Is diagnosing “pre-diabetes” medical overkill?
| By Dr. Ronald Hoffman
A controversy has been brewing in the medical world over “overdiagnosis.” In fact, Overdiagnosed: Making People Sick in the Pursuit of Health is the title of a book by H. Gilbert Welch, MD, professor of Medicine at the Dartmouth Institute for Health Policy & Clinical Practice.
The book is described as follows:
“A complex web of factors has created the phenomenon of overdiagnosis: the popular media promotes fear of disease and perpetuates the myth that early, aggressive treatment is always best; in an attempt to avoid lawsuits, doctors have begun to leave no test undone, no abnormality overlooked; and profits are being made from screenings, medical procedures, and pharmaceuticals. Revealing the social, medical, and economic ramifications of a health-care system that overdiagnoses and overtreats patients, Dr. H. Gilbert Welch makes a reasoned call for change that would save us pain, worry, and money.”
In 2012, I tackled the issue of “Pre-Disease” in an article for the journal Clinical Advisor. I concluded that there were both upsides and downsides to early forecasting of increasing numbers of medical conditions.
No question we are in the midst of an epidemic of overdiagnosis. Rates of medication for kids with ADD/ADHD are soaring. We are detecting breast cancer and prostate cancer earlier than ever, but the value of screening tests like routine mammograms and PSAs has come under fire.
We are also widening the net for statin prescribing with ever-more lenient thresholds for eligibility. Curious about my own status as a healthy 64-year-old triathlete who is not overweight, without diabetes, hypertension, smoking, or a family history of heart disease—the traditional risk factors—I used a plug-in at www.cvriskcalculator.com to assess whether I was a candidate for statins.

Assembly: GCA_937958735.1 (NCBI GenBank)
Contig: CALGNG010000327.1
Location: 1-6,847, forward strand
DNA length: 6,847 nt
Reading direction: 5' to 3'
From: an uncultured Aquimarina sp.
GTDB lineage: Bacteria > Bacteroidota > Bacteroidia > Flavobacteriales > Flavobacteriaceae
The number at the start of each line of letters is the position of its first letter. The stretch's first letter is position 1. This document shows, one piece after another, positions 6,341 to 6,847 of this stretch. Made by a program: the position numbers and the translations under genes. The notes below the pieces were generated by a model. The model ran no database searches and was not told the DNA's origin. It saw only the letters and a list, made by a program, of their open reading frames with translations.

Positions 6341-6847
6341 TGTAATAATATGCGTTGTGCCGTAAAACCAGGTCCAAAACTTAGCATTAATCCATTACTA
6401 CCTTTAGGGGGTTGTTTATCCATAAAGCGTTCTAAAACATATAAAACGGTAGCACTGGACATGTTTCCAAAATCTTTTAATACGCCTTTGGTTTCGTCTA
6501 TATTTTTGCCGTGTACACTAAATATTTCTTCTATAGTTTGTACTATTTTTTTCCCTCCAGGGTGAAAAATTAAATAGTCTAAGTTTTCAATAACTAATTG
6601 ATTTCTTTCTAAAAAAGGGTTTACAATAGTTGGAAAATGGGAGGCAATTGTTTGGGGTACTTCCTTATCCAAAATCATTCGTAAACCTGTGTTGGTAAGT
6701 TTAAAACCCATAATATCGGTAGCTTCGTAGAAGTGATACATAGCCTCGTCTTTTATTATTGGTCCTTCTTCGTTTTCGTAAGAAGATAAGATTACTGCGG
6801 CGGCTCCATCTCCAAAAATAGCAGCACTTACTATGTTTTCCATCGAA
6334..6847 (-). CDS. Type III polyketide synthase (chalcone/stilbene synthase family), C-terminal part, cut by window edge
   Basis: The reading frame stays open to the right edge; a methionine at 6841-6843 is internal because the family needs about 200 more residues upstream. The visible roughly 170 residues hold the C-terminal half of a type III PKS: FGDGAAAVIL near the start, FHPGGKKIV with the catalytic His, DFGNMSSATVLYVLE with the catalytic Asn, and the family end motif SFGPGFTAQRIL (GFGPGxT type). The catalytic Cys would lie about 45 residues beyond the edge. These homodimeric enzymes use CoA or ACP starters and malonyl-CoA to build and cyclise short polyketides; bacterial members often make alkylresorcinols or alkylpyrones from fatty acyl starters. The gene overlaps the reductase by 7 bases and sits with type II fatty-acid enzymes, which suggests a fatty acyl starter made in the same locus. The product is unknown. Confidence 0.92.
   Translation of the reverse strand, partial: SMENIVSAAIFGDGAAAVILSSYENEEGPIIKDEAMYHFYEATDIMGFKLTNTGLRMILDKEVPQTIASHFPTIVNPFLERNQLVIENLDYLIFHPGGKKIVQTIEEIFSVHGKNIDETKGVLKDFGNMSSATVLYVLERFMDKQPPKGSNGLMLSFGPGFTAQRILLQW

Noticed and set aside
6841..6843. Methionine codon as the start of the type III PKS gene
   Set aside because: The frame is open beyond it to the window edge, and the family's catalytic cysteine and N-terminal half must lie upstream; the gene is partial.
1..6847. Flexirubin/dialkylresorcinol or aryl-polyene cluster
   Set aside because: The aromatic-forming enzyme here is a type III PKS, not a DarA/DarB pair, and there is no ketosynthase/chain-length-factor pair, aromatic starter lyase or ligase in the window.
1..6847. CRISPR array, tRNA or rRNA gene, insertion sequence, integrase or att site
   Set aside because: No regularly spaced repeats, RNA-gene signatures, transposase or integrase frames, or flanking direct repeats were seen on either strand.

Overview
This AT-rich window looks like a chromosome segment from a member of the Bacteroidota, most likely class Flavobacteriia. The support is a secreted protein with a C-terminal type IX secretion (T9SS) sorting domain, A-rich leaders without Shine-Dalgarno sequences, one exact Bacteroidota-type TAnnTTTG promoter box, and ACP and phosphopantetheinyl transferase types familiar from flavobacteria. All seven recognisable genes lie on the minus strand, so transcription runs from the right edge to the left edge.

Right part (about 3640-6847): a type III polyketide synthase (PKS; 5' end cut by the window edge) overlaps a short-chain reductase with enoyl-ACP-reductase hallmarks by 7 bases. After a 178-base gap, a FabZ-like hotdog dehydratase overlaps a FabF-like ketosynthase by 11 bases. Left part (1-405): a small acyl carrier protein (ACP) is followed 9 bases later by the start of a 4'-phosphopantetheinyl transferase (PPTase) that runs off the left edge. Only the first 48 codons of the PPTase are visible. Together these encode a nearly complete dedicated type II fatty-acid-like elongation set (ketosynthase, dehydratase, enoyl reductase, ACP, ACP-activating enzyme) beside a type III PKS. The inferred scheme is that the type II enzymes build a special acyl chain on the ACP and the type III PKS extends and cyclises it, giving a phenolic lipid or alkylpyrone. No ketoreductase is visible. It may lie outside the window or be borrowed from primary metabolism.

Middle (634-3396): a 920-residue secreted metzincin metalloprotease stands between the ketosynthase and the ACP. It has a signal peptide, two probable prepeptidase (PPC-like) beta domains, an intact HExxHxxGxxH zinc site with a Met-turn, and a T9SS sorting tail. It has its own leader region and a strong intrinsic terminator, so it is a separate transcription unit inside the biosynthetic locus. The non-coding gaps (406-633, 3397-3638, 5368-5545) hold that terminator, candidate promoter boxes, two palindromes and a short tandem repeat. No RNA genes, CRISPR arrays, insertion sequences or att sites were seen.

Amazingly, after filling out a perfunctory on-line questionnaire, my print-out informed me:
“On the basis of your age and calculated risk for heart disease or stroke over 7.5% [It’s 8.5%] the ACC/AHA guidelines suggest you should be on moderate to high intensity statin.”
This is balderdash. But it illustrates how a widening net of overdiagnosis is inappropriately categorizing too many Americans as potential lifetime customers for BigPharma.
Pre-diabetes is in the cross-hairs as another instance of overdiagnosis. What is the definition of pre-diabetes?
In 2010, the American Diabetes Association (ADA) set aside the obsolete guideline that defined diabetes as a fasting blood sugar of greater than 126. This, of course, was an imprecise way of detecting abnormal sugar metabolism, because a high percentage of patients without fasting glucose >126 have non-insulin-dependent diabetes.
Fasting blood sugar was replaced with hemoglobin A1c, a measurement of the average response of hemoglobin to elevated blood sugar over 120 days—a metric superior to a single blood sugar determination.
The ADA defines diabetes as hemoglobin A1c of 6.5% or greater.
The controversy over “pre-diabetes” arose in 1997, when the ADA first proposed that individuals with “impaired fasting glucose (IFG)” of 100 to 126 are candidates for the diagnosis of intermediate levels of glucose elevation that are out of the range of normal but have not yet reached diagnostic levels for diabetes, i.e. prediabetes. This translates to a hemoglobin A1c in the intermediate range of 5.7% to 6.4%.
This immediately triggered push-back from some health authorities who argued that IFG by no means portends an inevitable progression to frank diabetes, and that by so categorizing an enormous segment of the population, we might put people at risk for unnecessary worry and over-aggressive treatment, with its attendant side effects and expense.
In fact, a recent study found that more than half of older adults with multiple medical conditions may be over-treated with diabetes drugs. This puts them at risk for dangerous episodes of low blood sugar and other complications.
A recent article in the Wall Street Journal entitled “Pre-diabetes Awareness Campaign Sparks Pushback” details the controversy.
The Centers for Disease Control estimates that of the 1 in 3 Americans who have prediabetes, the majority are unaware of it.
Therefore, Matthew Peterson, the managing director of medical information and professional engagement of the ADA states: “We’ve proven [pre-diabetes] is an intervention time. It’s a call to action.”